Corporate Citizenship Reporting Playing Larger Role In Global Companies’ Strategies

Source: The Conference Board, 1 September 2005

Successful global companies are integrating the reporting of their corporate citizenship activities into their firms’ basic business missions, according to a report released today by The Conference Board.

The companies that have best adapted their businesses report that setting goals, measuring performance, and assessing the degree of compliance are vital to the successful implementation of citizenship initiatives.
The report describes how five of the most successful companies’ reporting practices have been integrated into their firms:

BP – offers a detailed discussion of the impact of this energy company’s fuels and other products on the environment.
HP – employs its technology expertise to pursue “e-inclusion” initiatives to bridge the digital divide not just in the U.S. but also in less developed countries.
Novo Nordisk – evaluates the impact of the fight against diabetes and its other healthcare programs on the health of people worldwide.
Procter & Gamble – conducts a product life cycle assessment to ensure that its consumer products are manufactured, used, and disposed of in a responsible manner.
UPS – strives to realize operational efficiencies in the transportation and logistics services that it provides to customers, while minimizing the company’s impact on the environment.
While these companies are from different industries, there are some common themes that run through their practices on corporate citizenship reporting:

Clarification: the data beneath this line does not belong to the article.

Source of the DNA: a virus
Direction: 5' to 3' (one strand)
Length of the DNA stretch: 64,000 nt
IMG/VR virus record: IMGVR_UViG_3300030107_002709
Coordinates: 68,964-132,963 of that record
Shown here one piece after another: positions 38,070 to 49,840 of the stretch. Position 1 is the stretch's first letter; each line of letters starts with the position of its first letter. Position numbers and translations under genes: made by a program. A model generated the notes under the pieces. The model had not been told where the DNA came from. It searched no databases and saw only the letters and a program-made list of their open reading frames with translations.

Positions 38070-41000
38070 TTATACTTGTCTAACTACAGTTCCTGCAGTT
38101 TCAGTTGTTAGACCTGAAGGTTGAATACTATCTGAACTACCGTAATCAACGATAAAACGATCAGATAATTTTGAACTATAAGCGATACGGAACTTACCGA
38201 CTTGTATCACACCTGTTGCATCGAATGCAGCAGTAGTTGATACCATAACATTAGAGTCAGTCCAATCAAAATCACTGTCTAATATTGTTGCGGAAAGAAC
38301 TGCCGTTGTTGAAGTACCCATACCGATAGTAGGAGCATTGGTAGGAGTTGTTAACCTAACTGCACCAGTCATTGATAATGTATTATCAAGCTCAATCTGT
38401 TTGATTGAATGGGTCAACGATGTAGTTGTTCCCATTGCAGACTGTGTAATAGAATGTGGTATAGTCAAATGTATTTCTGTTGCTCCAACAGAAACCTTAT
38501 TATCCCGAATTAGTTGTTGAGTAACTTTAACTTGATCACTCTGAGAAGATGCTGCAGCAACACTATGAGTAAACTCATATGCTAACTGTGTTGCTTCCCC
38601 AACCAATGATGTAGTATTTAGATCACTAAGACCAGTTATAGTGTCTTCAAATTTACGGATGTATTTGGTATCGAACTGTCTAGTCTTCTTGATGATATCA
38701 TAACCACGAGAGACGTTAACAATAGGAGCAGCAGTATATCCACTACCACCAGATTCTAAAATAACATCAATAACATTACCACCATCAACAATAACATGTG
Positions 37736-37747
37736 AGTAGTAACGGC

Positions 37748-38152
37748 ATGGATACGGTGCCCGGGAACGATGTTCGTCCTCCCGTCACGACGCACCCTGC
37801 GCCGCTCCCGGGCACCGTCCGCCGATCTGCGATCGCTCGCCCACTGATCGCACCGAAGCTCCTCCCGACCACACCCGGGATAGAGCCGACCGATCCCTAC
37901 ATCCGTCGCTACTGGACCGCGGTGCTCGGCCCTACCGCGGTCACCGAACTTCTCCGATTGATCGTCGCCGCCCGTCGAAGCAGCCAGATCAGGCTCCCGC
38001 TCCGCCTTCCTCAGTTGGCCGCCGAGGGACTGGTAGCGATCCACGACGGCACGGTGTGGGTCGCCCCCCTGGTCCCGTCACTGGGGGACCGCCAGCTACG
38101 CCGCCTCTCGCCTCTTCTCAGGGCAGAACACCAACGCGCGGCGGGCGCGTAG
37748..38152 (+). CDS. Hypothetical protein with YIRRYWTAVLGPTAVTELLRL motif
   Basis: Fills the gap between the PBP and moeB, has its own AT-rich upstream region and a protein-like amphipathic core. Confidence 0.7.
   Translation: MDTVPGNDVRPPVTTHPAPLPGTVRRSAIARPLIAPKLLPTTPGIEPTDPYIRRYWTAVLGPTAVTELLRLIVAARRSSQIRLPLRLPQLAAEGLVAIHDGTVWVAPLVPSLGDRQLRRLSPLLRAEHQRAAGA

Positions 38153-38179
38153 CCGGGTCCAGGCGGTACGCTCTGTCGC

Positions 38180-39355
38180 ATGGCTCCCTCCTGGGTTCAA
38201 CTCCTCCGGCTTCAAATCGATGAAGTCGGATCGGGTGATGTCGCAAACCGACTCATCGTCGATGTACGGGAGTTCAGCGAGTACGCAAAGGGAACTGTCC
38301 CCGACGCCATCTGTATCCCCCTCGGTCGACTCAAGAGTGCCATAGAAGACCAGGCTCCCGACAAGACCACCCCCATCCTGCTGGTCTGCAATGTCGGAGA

Citizenship values are reflected in the discussion of each company’s core values. Because they are so central to the firm’s mission, these values are highly integrated into the firm’s operations and are given heavy weight in corporate governance.
Each company makes extensive use of internal audits, internal and external benchmarking, and continuous improvement metrics (such as a Balanced Scorecard) to continually raise the bar on its citizenship performance. There is a high degree of transparency in the setting of targets and detailed reporting on the degree of attainment of targets in communicating with stakeholders.
The companies have incorporated widely recognized standards into their reporting and assessment efforts, including the Global Reporting Initiative, the AccountAbility 1000 standards, ISO 14001 on environmental impact, the United Nations’ Universal Declaration of Human Rights, and the International Labor Organization’s Tripartite Declaration of Principles Concerning Multinational Enterprises and Social Policy.
Companies are increasingly making use of independent auditors (such as major accounting firms or NGOs) to monitor and report on their performance with regard to these standards.
“Looking to the future, the biggest growth area is likely to be in applying best practices in corporate citizenship reporting across the ‘extended enterprise,’” says Amy Kao, author of the report and a consultant in global corporate citizenship at The Conference Board. “Increasingly, companies believe that they will be evaluated not just on their own performance but on their ability to ensure that their suppliers also adhere to acceptable standards of corporate citizenship.”

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